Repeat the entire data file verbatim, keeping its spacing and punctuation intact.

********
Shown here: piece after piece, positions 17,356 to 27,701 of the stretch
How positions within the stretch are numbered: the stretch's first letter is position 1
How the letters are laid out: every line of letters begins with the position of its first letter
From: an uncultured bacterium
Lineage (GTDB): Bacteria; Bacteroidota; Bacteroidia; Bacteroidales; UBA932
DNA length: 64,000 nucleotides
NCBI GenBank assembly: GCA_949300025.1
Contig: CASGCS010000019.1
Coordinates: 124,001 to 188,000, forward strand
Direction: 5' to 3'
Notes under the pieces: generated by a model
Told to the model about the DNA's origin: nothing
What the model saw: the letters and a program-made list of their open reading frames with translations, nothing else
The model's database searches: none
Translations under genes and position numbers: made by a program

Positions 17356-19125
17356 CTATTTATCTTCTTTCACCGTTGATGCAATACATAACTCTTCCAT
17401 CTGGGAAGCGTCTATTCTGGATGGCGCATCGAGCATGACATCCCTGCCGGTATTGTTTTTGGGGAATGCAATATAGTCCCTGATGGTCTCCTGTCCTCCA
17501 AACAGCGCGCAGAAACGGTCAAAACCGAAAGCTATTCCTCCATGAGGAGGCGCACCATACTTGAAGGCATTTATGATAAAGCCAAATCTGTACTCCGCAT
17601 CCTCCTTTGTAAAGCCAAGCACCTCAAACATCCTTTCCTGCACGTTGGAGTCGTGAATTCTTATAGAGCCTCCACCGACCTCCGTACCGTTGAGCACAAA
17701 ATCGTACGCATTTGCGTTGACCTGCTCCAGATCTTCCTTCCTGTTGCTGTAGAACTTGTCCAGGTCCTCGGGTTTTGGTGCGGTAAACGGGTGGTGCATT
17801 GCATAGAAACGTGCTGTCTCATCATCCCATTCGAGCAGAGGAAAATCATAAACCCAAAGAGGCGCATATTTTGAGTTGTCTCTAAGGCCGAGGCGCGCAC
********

Shown here: piece after piece, positions 17,356 to 27,701 of the stretch
How positions within the stretch are numbered: the stretch's first letter is position 1
How the letters are laid out: every line of letters begins with the position of its first letter
From: an uncultured bacterium
Lineage (GTDB): Bacteria; Bacteroidota; Bacteroidia; Bacteroidales; UBA932
DNA length: 64,000 nucleotides
NCBI GenBank assembly: GCA_949300025.1
Contig: CASGCS010000019.1
Coordinates: 124,001 to 188,000, forward strand
Direction: 5' to 3'
Notes under the pieces: generated by a model
Told to the model about the DNA's origin: nothing
What the model saw: the letters and a program-made list of their open reading frames with translations, nothing else
The model's database searches: none
Translations under genes and position numbers: made by a program

Positions 17356-19125
17356 CTATTTATCTTCTTTCACCGTTGATGCAATACATAACTCTTCCAT
17401 CTGGGAAGCGTCTATTCTGGATGGCGCATCGAGCATGACATCCCTGCCGGTATTGTTTTTGGGGAATGCAATATAGTCCCTGATGGTCTCCTGTCCTCCA
17501 AACAGCGCGCAGAAACGGTCAAAACCGAAAGCTATTCCTCCATGAGGAGGCGCACCATACTTGAAGGCATTTATGATAAAGCCAAATCTGTACTCCGCAT
17601 CCTCCTTTGTAAAGCCAAGCACCTCAAACATCCTTTCCTGCACGTTGGAGTCGTGAATTCTTATAGAGCCTCCACCGACCTCCGTACCGTTGAGCACAAA
17701 ATCGTACGCATTTGCGTTGACCTGCTCCAGATCTTCCTTCCTGTTGCTGTAGAACTTGTCCAGGTCCTCGGGTTTTGGTGCGGTAAACGGGTGGTGCATT
17801 GCATAGAAACGTGCTGTCTCATCATCCCATTCGAGCAGAGGAAAATCATAAACCCAAAGAGGCGCATATTTTGAGTTGTCTCTAAGGCCGAGGCGCGCAC